||5R01CA081281-03 Interpret this number
||Columbia University Health Sciences
||Prostate Cancer Risk in Relation to Nutrition
The hypothesis that nutritional habits in childhood or adolescence
(particularly energy and/or fat intake) may be associated with increased
prostate cancer risk, possibly mediated through body size and/or weight
gain during particular periods of life, is currently receiving increased
attention. The purpose of the proposed investigation is to test this
hypothesis in a prospective cohort study. To define potential critical
exposure periods this study will specifically focus on the age at which
dietary restriction took place.
This investigation utilizes the unique setting in the Netherlands, a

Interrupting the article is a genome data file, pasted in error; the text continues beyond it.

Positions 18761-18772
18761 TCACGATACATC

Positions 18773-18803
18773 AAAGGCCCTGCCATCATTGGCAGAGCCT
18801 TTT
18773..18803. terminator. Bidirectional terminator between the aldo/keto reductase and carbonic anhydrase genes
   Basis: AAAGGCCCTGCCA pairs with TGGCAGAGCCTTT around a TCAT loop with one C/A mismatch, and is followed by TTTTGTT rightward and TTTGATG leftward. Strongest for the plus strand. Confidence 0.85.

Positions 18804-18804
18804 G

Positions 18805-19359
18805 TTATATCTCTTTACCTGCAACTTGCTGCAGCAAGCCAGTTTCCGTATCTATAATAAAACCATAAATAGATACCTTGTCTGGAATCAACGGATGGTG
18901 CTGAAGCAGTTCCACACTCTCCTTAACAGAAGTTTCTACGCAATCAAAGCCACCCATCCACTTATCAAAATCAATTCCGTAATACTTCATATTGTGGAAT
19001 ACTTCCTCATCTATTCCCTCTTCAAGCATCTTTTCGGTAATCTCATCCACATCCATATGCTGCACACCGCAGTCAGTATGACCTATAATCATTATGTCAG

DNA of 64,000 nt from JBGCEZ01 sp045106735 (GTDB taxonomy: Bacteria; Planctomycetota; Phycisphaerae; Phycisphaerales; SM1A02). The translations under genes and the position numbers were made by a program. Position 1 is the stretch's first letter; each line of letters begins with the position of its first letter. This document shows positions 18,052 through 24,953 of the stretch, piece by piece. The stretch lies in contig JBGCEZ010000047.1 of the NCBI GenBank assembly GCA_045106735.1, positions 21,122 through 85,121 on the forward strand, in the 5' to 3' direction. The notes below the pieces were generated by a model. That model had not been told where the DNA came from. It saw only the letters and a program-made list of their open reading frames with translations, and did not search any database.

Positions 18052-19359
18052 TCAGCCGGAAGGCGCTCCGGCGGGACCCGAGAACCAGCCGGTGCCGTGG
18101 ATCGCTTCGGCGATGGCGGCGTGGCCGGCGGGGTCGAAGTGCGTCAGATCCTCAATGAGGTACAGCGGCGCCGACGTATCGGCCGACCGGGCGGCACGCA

western population where prostate cancer is common. In this country,
a substantial part of the population was exposed to a severe famine
towards the end (1944-1945) of World War II. In addition, nutrition was
compromised, albeit to a lesser degree, during the economic crisis of
the 1930s and in the early years of the wartime occupation which started
in 1940. In 1986, 58,279 men between the ages 55-69 were recruited for
a cohort study on diet and cancer risk in the Netherlands. A
substantial number of these men experienced the economic depression and
the wartime events in childhood. The impact of these exposures on body
size and prostate cancer incidence will be studied, as will the
association between childhood nutrition and stage at diagnosis.
The results of this investigation will provide highly relevant
prospective data on the relation between energy restriction in childhood
and subsequent prostate cancer risk in a nationally representative
sample of adult men.
Energy restriction in childhood and adolescence and risk of prostate cancer: results from the Netherlands Cohort Study.
, van den Brandt P.A.
, Goldbohm R.A.
, Lumey L.H.
American journal of epidemiology, 2001-09-15; 154(6), p. 530-7.